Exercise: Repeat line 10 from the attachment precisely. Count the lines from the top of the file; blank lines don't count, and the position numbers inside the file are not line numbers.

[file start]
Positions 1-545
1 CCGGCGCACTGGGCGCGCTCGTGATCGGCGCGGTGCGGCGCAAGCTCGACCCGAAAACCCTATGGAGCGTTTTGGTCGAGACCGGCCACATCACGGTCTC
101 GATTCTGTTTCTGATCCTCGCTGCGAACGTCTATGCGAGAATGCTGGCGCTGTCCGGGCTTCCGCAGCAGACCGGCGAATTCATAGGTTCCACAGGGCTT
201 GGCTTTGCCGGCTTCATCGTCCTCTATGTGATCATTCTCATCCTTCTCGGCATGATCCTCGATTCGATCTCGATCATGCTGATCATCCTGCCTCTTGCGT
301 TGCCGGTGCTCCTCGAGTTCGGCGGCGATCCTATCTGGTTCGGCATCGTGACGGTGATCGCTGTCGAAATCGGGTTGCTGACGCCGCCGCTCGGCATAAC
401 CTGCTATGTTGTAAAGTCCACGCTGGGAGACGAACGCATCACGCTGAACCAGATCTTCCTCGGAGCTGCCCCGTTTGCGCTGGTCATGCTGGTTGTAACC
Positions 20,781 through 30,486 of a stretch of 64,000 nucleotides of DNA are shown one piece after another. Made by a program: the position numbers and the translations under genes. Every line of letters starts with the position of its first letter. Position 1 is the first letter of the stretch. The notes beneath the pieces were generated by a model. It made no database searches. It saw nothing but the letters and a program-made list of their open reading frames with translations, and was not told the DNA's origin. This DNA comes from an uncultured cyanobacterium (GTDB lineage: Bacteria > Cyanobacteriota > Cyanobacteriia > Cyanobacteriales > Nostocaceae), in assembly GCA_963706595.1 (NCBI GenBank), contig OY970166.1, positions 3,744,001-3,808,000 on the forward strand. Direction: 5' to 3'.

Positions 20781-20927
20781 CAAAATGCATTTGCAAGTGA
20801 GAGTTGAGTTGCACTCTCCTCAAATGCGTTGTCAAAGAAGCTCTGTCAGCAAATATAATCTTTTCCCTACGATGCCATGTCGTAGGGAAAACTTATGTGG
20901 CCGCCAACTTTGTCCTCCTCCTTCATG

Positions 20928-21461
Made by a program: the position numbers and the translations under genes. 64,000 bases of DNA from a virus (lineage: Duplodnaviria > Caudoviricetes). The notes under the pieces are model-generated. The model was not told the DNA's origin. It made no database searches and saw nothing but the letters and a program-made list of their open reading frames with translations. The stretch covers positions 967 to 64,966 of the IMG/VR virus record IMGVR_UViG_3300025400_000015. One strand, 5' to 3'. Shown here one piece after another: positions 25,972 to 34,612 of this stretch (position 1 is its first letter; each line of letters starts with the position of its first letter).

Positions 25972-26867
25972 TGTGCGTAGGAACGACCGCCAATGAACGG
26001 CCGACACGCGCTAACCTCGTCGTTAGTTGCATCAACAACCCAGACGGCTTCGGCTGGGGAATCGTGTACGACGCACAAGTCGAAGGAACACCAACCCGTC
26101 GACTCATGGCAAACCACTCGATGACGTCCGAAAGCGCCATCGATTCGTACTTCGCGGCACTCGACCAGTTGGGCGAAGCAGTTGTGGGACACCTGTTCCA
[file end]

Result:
20801 GAGTTGAGTTGCACTCTCCTCAAATGCGTTGTCAAAGAAGCTCTGTCAGCAAATATAATCTTTTCCCTACGATGCCATGTCGTAGGGAAAACTTATGTGG